The Arctic: Enigmas and Myths


144 pages
Contains Maps, Bibliography
ISBN 1-55002-264-4
DDC 919.804





Reviewed by William A. Waiser

William A. Waiser is a professor of history at the University of
Saskatchewan, and the author of Saskatchewan’s Playground: A History
of Prince Albert National Park and Park Prisoners: The Untold Story of
Western Canada’s National Parks, 1915–1946.


This eclectic collection of essays on Arctic exploration and discovery
opens with an account of popular legends about early northern travel.
The author then turns his attention to historical misconceptions about
Arctic geography and how these ideas affected northern exploration. He
describes, for example, how the notion of an open sea at the top of the
world encouraged explorers to sail defiantly toward the pole, only to be
swallowed up by the ice. He also notes how John Ross’s sighting of
imaginary land at the entrance to Lancaster Sound in 1818 momentarily
stalled the British search for the elusive Northwest Passage; it was an
error that would haunt Ross for the rest of his life.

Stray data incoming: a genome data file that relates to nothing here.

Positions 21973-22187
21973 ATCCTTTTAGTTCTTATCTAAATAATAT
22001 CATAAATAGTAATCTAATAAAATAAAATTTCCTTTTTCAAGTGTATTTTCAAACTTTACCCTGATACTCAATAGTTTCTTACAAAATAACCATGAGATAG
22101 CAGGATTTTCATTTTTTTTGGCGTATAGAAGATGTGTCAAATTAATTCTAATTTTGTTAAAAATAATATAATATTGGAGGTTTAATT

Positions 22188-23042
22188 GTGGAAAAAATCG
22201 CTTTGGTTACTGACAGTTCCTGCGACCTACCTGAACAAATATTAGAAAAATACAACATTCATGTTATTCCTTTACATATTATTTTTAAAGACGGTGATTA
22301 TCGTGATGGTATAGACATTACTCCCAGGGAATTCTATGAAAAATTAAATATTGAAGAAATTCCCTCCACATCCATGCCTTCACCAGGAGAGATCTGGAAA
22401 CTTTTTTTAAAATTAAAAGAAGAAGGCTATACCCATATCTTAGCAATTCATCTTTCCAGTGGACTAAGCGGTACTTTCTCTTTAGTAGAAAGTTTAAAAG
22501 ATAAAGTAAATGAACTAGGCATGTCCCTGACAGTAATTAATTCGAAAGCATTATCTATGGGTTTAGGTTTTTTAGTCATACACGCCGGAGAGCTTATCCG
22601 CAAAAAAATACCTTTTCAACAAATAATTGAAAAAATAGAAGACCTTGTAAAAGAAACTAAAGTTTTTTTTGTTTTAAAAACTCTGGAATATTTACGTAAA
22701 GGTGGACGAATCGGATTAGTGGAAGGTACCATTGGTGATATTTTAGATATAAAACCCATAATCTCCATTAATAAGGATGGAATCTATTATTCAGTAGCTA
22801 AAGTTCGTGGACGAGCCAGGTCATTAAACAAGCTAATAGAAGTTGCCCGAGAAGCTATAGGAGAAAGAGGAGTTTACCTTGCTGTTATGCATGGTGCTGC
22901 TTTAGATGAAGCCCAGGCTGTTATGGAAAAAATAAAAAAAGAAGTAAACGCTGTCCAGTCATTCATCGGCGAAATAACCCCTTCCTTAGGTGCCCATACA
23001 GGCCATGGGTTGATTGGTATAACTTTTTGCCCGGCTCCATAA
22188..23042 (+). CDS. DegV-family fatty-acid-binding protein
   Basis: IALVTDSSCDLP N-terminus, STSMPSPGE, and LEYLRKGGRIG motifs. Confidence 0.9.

The most interesting chapters deal with the two most controversial
events in Arctic exploration history: the ill-fated 1845 Franklin
expedition and the Peary–Cook race for the North Pole early in the
20th century. Simpson-Housley suggests that Terror and Erebus, the two
lost ships of the Franklin expedition, might have drifted south in an
ice floe off the coast of Newfoundland in 1851. He also reviews the
heated debate over whether Franklin’s crew engaged in cannibalism (a
theory that has been confirmed by recent site research). The Peary-Cook
feud is dismissed as good drama but bad geography; neither explorer
could have covered the distance to and from the pole in the time

The Arctic: Enigma and Dreams is a provocative collection of essays
best suited to readers with specialized knowledge of the topic.


Simpson-Housley, Paul., “The Arctic: Enigmas and Myths,” Canadian Book Review Annual Online, accessed June 17, 2024,